The class-war veil slipped — perhaps aided by the bubbles from the $75-a-bottle French champagne and accompanying caviar.
Rocco Rossi felt the wrath of Twitter on the first couple of days of 2019 and, well, he really deserved it.
On New Year’s Eve he tweeted a few pictures of expensive champagne and caviar with the line: “Celebrating New Year’s Eve the 1-percenter way! Let them eat cake.”
I know, I had to read it twice, too.
Rocco Rossi is the president and CEO of the Ontario Chamber of Commerce. His was among the loudest voices against modern labour laws in the province, encompassed in Bill 148. The legislation also provided for increases in the minimum wage.
Last fall, Premier Doug Ford granted Rossi and the business lobby organization their wish. He rolled back a number of improvements, including a scheduled pay increase of $1 an hour for hundreds of thousands of lower-waged workers and two paid sick days.
The Rossi statement shocked and appalled many people who found it offensive, smug, tone-deaf and mean-spirited — and those were the nice things people had to say.
The fact that minimum-wage workers were supposed to get a pay raise on New Year’s Day fueled the outrage over Rossi’s odious tweet, which he apologized for a day later — after the pile-on and likely after he started getting media calls.
His apology: “I sent out a tweet on New Year’s Eve that was meant to be satirical but in retrospect was insensitive and caused offence. I sincerely apologize for the tweet as it was never intended to offend.”
Rossi might as well have asked, are there no workhouses?
Entitlement and classism are usually a little more subtle, hidden behind those so-called “economic theories” of free markets, merit and competition.
But every now and then, the veil slips and reminds us that the class war is far from over. As one of the richest men in the world, Warren Buffett, once said, “There’s class warfare, all right, but it’s my class, the rich class, that’s making war, and we’re winning.”
Winning all the way to the bank.
A day after Rossi’s outrageous “let them eat cake” statement, the annual report from the Canadian Centre of Policy Alternatives (CCPA) on top CEO pay served up another reminder about the rich and the rest of us.
For the last 12 years, the think tank has been tracking CEO pay — salaries, bonuses, stock options.
The conclusion: the trend is clear — the gap between CEOs and the rest continues to widen. In 2017, according to the report’s data, the average CEO made 197 times what the average worker earned; 197 times or about $10 million a year (on average.)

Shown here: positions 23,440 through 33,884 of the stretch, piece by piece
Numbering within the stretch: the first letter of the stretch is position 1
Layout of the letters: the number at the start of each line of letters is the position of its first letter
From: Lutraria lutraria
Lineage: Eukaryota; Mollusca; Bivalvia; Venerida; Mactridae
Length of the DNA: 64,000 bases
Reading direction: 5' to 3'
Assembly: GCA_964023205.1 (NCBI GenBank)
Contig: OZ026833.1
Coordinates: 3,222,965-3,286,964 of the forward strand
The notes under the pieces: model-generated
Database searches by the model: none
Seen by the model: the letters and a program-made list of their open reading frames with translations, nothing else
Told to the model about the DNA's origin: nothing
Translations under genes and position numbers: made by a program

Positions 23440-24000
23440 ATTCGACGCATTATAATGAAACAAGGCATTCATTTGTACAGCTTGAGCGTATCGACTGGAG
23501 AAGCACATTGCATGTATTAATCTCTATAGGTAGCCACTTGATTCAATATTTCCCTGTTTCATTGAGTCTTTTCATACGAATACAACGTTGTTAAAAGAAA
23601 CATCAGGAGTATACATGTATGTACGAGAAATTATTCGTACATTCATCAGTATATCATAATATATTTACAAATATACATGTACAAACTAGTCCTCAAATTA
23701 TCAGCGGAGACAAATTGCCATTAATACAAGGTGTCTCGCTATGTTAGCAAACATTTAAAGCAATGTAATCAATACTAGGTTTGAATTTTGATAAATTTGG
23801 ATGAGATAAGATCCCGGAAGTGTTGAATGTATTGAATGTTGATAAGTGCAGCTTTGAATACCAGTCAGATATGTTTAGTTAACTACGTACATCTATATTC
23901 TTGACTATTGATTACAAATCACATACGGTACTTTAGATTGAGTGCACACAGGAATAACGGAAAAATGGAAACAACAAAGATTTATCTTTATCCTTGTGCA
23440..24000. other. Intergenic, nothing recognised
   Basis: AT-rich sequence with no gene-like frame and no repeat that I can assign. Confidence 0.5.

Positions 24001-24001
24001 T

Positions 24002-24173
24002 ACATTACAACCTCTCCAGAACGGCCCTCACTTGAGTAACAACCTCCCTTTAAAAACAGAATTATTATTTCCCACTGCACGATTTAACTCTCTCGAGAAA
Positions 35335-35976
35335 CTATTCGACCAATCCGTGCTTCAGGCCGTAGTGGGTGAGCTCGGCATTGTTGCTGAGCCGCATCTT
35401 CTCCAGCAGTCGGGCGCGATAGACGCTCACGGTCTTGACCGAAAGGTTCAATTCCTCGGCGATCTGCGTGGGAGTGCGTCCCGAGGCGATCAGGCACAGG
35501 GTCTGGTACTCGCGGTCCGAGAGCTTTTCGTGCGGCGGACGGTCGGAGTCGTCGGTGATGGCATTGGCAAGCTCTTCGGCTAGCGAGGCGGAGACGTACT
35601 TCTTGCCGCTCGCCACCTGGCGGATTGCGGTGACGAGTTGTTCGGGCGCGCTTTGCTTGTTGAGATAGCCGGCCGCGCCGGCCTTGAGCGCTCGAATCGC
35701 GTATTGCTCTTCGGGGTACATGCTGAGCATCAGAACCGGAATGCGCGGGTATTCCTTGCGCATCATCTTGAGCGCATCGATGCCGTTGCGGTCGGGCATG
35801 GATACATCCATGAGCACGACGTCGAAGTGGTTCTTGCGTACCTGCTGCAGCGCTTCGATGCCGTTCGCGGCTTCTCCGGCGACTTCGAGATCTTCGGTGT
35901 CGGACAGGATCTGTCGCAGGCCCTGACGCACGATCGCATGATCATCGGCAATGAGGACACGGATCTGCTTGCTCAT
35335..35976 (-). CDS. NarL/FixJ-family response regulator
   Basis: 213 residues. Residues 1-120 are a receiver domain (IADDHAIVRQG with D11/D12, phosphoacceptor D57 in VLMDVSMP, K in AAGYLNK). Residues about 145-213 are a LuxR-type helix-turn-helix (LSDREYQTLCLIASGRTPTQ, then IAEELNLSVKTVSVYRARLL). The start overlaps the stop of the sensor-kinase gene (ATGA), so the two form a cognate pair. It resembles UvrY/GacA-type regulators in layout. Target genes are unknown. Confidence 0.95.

That’s compared to 85 times in 1995, according to a report published in The Globe and Mail and courtesy of business economist Armine Yalnizyan, who noted, “Decent work if you can get it.” (Rossi should take note: this is satire that works.)
What’s interesting is that base salaries for CEOs are not growing that much. Rather it’s what is known as “variable pay” where the biggest gains are being made — this includes bonus pay, stock options, capital gains. It’s also where the most “lavish” tax breaks are available, according to the CCPA report by economist David Macdonald. About 77 per cent of CEO compensation comes in the form of variable pay.
Yep. Decent work if you can get it.
Macdonald notes “there is good reason to equalize the tax treatment on all executive pay, whether it comes in the form of cash, stocks, or capital gains either on awarded stock or the exercise of stock options. All of these should be taxed as income in the same way they are for employees who don’t work in the C-suite. It’s unlikely that this would curb extreme CEO pay completely, but it would at least stop providing tax breaks for it.”
The CCPA, through its Alternative Federal Budget, has advocated for closing tax loopholes, noting by doing so the government would increase revenues by about $18 billion annually without increasing taxes for the vast majority of Canadians.
The government would achieve two things by eliminating tax loopholes: increase revenues, and reduce inequality by redistributing wealth and investing in things like post-secondary education, making it free or at least more affordable.
But politically taking on tax fairness requires courage. And that kind of courage is in short supply.
Instead, the war on low-wage workers continues, as does the one on taxes for the wealthy.
Rossi’s deleted tweet is a smug reminder that it may be 2019, but the class war rages on.
Lana Payne is the Atlantic director for Unifor. She can be reached by email at email@example.com. Twitter: @lanampayne Her column returns in two weeks.